Palliative care offers relief to caregiver and loved one
The word palliative means to “lessen the severity of without curing; to alleviate.” This type of care is considered to be a form of pain management, also referred to as supportive care, given throughout all stages of cancer or other life-threatening diseases. For example, a person who is receiving cancer treatment may experience nausea and vomiting as a side effect. Treating the symptoms of nausea and vomiting throughout chemo or radiation is considered to be palliative care, easing the symptoms and side effects, but not providing an actual cure for the disease. Aside from easing physical pain, one of the primary goals of palliative care is to help improve the quality-of-life for a loved one and their family. By trying to incorporate the total person in meeting their social, emotional and spiritual needs, palliative care is meant to be a relief of symptoms, rather than a cure. The comfort level of a loved one and that of their family is the main focus of palliative care. By enabling the caregiver to play an important role in easing their loved one’s pain (physically, mentally, and emotionally) and with a loved one having their pain eased for them, both will find that their quality of life will greatly improve.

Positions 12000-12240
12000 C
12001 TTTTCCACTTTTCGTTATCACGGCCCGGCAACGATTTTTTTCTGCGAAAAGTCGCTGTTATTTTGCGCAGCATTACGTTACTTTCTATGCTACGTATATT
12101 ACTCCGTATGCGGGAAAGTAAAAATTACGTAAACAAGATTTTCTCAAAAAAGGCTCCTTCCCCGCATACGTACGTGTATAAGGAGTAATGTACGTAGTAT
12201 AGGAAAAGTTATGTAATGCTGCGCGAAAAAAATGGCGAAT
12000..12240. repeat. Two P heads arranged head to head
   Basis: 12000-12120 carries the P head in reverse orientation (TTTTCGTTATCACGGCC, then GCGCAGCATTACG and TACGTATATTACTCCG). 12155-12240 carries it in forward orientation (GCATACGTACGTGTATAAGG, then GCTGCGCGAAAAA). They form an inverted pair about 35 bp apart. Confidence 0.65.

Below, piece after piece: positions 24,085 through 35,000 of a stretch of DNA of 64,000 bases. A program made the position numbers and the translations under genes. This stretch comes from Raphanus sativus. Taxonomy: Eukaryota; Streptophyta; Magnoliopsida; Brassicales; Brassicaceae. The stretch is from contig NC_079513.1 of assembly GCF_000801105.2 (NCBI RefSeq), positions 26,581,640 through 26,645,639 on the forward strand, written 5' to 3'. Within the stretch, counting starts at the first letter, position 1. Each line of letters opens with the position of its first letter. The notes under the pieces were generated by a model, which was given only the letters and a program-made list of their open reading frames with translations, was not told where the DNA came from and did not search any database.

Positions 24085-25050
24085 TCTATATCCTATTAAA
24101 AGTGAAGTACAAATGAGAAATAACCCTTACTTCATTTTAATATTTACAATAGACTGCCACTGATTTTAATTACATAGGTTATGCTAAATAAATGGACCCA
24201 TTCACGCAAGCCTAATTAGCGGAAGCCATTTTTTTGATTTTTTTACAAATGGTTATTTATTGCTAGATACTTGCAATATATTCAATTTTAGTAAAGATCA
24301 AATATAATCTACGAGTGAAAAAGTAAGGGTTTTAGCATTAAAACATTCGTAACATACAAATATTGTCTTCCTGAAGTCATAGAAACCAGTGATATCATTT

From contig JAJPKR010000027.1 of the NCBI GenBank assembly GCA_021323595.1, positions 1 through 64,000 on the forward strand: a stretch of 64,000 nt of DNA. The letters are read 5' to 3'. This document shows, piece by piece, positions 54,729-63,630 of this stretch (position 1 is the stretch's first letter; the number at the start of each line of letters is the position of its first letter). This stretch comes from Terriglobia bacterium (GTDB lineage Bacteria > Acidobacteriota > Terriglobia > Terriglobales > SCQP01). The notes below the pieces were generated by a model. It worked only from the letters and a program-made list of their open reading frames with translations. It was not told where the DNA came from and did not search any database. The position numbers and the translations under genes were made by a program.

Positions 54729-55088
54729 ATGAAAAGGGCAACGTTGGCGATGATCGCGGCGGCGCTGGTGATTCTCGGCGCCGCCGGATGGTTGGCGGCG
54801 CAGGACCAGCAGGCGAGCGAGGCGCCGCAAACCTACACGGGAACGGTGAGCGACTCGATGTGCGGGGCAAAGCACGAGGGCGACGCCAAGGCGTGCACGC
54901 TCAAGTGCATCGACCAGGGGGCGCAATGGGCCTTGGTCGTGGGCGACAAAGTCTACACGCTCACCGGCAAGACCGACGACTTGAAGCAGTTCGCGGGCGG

Palliative care, used throughout the course of a disease like cancer, is generally increased once there are no new treatment options left, and during the last year of life. Some of the more common symptoms that palliative care can help relieve and control include: pain; difficulty breathing; loss of appetite and weight loss; fatigue; weakness; problems with sleep; anxiety and depression; and confusion. Aside from easing the physical aspects of a life-threatening disease, palliative care also provides: advance care planning (for someone who has a few months to a year to live), social support for both caregiver and loved one, complex care (someone who may have a history of mental problems or substance abuse, along with a life-threatening disease), and specialized care during the final days and hours. When someone is given a few months to a year to live, it’s important to begin the process of advance care planning. A doctor will determine what the palliative care options are (including hospice), and can be the one to introduce you and your loved one to a palliative healthcare team. At this point, an open discussion is needed between caregiver and loved one regarding the option of palliative care, how the person feels about palliative care, and what their preferences are when it comes to their end-of-life care. Once palliative care has been decided upon, the palliative care team can then begin to assess the needs of the loved one, comparing their requests with those of the caregiver. Some of what will be discussed may be rather uncomfortable for everyone, but it’s important to move forward with this aspect, since this will be the only way to know the true wishes of a loved one. The palliative care team will discuss the need for advance directives, such as a living will, power of attorney for healthcare (sometimes referred to as the durable power of attorney for healthcare), and whether or not resuscitation will be required and/or requested at any point in their care (a “DNR” order means “do not resuscitate”; it’s signed by the person, and kept in their chart or on file with their medical team). These directives also include information about where the person wishes to die, who will serve as the healthcare proxy (a caregiver who knows the final wishes of a loved one, and sees to it that their wishes are respected), as well as a loved one’s wishes regarding whether or not they want to donate their organs or have an autopsy.